Today I’m releasing a new version of Regex Builder, 14 years after the previous release, thanks to an email from a fan. Regular Expressions (regexes) are a powerful way to search text, but also hard to write and very hard to debug, kind of like SQL queries. I wrote Regex Builder originally around 2004 (!!) to help me to iterate on regexes more quickly.
I was testing the Visual Studio html editor at the time, and I liked regexes as an easy way to have my tests navigate around in the editor. After too many iterations trying to get a regex to work, I made a little Windows Forms app to let me see matches instantly, so that I could test it against several examples fast. I open sourced the code and made my last release in 2007, and haven’t touched it since other than briefly in 2017 to move it to GitHub when the old hosting site shut down.
Fast forward 14 years. I got an email yesterday thanking me for writing Regex Builder, telling me that the ‘help’ URLs were broken, and asking for the ability to copy all matches to the clipboard. (Thanks, Serdar, for the great suggestions!)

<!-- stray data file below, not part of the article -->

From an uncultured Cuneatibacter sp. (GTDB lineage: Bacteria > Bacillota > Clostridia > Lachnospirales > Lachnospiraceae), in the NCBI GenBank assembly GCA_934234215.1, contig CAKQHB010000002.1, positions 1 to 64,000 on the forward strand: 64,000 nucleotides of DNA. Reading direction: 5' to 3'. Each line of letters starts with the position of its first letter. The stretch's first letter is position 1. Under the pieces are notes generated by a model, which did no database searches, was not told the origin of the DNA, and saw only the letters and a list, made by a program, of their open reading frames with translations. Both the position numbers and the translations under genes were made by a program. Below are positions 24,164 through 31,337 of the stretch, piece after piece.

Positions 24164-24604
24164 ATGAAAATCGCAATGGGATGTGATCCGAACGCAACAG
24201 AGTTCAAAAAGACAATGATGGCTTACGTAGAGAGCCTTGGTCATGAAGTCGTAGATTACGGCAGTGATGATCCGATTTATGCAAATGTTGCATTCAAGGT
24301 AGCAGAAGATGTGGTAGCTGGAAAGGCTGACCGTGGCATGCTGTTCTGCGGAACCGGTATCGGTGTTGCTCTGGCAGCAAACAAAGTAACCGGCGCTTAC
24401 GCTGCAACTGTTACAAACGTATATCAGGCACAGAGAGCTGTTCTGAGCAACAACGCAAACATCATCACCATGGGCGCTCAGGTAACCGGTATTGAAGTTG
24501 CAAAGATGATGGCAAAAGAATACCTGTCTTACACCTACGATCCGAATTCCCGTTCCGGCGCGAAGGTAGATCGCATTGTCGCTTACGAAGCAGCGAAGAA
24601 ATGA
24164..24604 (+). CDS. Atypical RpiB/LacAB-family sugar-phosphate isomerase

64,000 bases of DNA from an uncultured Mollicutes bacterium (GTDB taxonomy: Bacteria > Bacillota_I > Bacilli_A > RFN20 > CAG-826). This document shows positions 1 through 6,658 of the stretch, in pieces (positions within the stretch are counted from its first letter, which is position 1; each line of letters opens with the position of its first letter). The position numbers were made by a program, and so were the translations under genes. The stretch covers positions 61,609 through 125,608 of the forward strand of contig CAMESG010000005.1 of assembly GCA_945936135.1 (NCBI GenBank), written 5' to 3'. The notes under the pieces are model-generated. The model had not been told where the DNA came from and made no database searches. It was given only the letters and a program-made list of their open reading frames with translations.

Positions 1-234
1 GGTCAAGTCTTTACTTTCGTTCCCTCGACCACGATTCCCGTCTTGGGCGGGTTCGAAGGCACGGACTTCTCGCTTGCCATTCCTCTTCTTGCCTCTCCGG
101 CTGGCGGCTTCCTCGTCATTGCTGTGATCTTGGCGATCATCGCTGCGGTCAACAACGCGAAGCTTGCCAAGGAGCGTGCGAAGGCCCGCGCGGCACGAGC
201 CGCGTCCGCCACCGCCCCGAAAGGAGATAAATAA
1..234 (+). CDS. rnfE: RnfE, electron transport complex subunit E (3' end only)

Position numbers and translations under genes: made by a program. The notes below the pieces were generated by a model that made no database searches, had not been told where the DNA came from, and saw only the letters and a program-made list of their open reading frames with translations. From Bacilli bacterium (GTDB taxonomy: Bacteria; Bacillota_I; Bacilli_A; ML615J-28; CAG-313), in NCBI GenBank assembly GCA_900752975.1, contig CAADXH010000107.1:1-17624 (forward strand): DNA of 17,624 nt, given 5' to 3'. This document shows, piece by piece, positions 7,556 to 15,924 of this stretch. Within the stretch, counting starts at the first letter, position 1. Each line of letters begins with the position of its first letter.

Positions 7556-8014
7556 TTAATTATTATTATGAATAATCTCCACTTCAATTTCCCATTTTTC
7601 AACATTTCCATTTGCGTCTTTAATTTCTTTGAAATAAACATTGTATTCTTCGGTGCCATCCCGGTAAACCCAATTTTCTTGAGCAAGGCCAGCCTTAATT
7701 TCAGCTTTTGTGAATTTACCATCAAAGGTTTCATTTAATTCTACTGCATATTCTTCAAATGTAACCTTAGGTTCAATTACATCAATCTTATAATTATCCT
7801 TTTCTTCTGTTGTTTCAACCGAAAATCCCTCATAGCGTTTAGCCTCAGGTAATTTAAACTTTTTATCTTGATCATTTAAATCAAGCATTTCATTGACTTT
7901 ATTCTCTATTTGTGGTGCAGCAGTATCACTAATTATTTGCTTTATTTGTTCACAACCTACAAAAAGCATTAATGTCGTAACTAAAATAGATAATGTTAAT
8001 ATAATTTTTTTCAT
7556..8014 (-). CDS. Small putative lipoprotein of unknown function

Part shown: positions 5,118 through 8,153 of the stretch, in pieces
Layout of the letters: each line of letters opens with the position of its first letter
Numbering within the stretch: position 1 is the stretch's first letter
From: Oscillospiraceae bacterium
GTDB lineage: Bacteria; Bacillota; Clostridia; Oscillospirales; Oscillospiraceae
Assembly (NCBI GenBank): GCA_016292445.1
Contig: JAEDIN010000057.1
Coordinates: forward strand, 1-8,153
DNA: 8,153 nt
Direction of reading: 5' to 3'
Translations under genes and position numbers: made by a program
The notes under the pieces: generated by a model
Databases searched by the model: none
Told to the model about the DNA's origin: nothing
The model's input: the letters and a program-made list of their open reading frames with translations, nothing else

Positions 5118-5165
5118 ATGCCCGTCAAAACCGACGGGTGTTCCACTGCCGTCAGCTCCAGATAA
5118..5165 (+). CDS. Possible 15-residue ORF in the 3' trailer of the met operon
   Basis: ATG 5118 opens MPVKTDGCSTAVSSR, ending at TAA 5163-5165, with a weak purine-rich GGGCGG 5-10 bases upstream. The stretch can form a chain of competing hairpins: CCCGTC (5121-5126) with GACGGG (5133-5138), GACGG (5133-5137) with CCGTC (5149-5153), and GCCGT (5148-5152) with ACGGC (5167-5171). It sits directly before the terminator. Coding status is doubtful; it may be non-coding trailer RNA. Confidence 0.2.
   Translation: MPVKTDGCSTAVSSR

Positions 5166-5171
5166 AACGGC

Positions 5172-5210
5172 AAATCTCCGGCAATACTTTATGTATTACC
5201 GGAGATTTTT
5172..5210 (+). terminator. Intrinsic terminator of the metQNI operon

In most of my programming experience, owning a software product has been like owning a house - constant maintenance to keep it working against the relentless forces of decay. I built a tool with a web front end in 2012, and by 2014 I couldn’t get the front end to compile without an unknown amount of effort.
I was about to reply to my user to say that it would be too hard to update the tool when I decided to just try it, and much to my surprise, Visual Studio 2019 was able to migrate and build the project and .NET 4.7.2 was happy to run it on the very first try.
Today was a reminder for me of how easy maintaining software could be if we all cared more about compatibility. I know that Windows Forms had been declared dead and then reincarnated since Regex Builder was first written, so I feel very lucky that the foundations had been rebuilt when I wandered back to get it building again. (Thanks to the .NET and Visual Studio teams for the energy they’ve put into compatibility, especially recently, to make stories like mine possible.)
Regex Builder is a lot like Windows Forms - there are newer, fancier tools out there to solve the same problem today, but it’s simple and focused on helping you solve a problem quickly. If you need to iterate on Regular Expressions often or you have them fail to match when software runs and want to be able to “double-click to debug” them, Regex Builder is under 60 KB and might be worth a look. =)